Jones is a relentless and physical player whose experience should prove invaluable for West Virginia as they try to win their second Big East Tournament in as many seasons.

16. Darius Johnson-Odom

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    Darius Johnson-Odom was a revelation for Marquette as a junior college transfer last season and has emerged as a leader for a feisty Golden Eagles squad as a junior.

    Johnson-Odom has a great long range shooting touch and although he hasn't been able to duplicate his 47 percent three-point shooting accuracy from a season ago, he's still a dangerous player from behind the arc.

    The Raleigh native is more than just a shooter and Johnson-Odom is adept at putting the ball on the floor and utilizing his quick first step to penetrate and dish to teammates.

    Johnson-Odom's athleticism and strength allow him to get to the rim in the half court and also make him a great player in transition.

    His 15.9 points per game ranks ninth in the Big East and DJO has a scorers mentality that he carries around with him whenever he's on the floor.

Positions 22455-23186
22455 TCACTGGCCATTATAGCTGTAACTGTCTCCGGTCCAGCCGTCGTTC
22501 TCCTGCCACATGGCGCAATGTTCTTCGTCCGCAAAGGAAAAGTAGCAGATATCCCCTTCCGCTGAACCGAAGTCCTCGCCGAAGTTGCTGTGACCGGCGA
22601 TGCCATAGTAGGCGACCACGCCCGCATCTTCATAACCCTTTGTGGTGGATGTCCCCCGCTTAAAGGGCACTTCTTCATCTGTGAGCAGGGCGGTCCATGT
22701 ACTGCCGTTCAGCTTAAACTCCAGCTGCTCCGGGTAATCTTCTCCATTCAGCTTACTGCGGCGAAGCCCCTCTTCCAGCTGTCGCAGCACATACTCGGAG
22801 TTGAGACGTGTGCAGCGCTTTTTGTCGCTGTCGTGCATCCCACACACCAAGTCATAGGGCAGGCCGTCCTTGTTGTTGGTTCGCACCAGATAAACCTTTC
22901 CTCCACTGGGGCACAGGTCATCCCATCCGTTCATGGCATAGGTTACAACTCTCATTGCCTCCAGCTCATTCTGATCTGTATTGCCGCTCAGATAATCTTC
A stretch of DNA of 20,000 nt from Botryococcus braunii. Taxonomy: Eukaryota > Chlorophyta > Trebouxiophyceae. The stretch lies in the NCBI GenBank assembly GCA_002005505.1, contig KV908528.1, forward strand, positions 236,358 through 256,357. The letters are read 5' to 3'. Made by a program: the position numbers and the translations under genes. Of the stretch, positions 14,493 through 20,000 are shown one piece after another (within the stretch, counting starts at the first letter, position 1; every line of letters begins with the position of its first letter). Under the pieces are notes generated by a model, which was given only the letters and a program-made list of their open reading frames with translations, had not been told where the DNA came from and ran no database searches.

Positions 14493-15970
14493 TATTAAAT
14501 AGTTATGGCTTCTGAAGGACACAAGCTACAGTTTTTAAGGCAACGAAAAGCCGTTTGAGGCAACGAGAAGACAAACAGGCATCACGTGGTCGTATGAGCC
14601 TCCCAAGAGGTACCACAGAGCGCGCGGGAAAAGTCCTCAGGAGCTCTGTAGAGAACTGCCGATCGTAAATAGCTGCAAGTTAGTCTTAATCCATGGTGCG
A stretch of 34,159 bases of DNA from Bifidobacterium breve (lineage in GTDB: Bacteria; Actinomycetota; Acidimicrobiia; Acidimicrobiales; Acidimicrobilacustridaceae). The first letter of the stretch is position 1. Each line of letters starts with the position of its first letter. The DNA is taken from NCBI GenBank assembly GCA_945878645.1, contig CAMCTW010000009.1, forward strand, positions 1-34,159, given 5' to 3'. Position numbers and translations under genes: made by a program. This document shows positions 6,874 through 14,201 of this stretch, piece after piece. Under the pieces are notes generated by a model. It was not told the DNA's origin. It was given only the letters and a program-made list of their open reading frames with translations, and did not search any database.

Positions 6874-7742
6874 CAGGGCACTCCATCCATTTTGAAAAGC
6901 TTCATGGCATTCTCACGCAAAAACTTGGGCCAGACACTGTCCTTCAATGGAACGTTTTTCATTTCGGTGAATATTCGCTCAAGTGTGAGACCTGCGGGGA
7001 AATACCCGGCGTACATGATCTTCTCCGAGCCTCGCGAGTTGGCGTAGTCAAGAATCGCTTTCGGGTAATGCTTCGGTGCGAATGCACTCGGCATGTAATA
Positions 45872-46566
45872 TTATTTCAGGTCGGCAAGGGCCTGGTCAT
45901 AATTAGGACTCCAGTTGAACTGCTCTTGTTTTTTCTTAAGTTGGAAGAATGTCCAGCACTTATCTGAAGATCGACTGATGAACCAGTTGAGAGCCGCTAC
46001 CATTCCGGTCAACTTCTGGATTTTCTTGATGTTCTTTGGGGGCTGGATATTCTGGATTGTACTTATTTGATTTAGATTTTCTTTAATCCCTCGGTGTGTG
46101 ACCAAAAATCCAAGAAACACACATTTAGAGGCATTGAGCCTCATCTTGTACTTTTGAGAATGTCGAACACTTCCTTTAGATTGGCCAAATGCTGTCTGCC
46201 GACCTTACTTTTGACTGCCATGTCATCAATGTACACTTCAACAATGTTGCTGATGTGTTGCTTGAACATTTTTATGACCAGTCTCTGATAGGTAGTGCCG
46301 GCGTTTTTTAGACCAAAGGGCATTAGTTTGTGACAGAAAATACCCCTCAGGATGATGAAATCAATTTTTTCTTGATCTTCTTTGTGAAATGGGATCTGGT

Never afraid to take a big shot, Johnson-Odom is the kind of player who wants the ball in his hands at crunch time and his overtime performance against Connecticut a few weeks ago shows the kind of explosive scorer he can be when the game is on the line.

    DJO has the ability to takeover a game with his scoring but he's also a solid all-around player who gives Buzz Williams a little bit of everything from a production standpoint.

15. Preston Knowles

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    With the exception of Marshon Brooks, perhaps no player in the Big East has improved more from last season than Preston Knowles.

    As a junior, Knowles was Louisville's fifth leading scorer who struggled mightily from three (in part because of a nagging hand injury) and played most of his minutes coming off of Rick Pitino's bench.

    But this season the 6'1'' guard has been a fixture in the Cardinals starting lineup, shot over 38 percent from three, and his 14.5 points per game are the most on the team.

    Knowles has also established himself as one of the leaders of a Louisville squad that has far exceeded their preseason expectations and has emerged as a legitimate contender in the Big East.

    Knowles certainly isn't shy when it comes to shooting the three and his long range bombs have carried the Cardinals on multiple occasions this season. At the same time, he's far from one dimensional on the court and Knowles hard work makes him a very well rounded player.

    Because of his hustle, Preston grabs nearly four rebounds per game despite being one of the smallest players on the court and his 1.9 steals rank fourth in the Big East.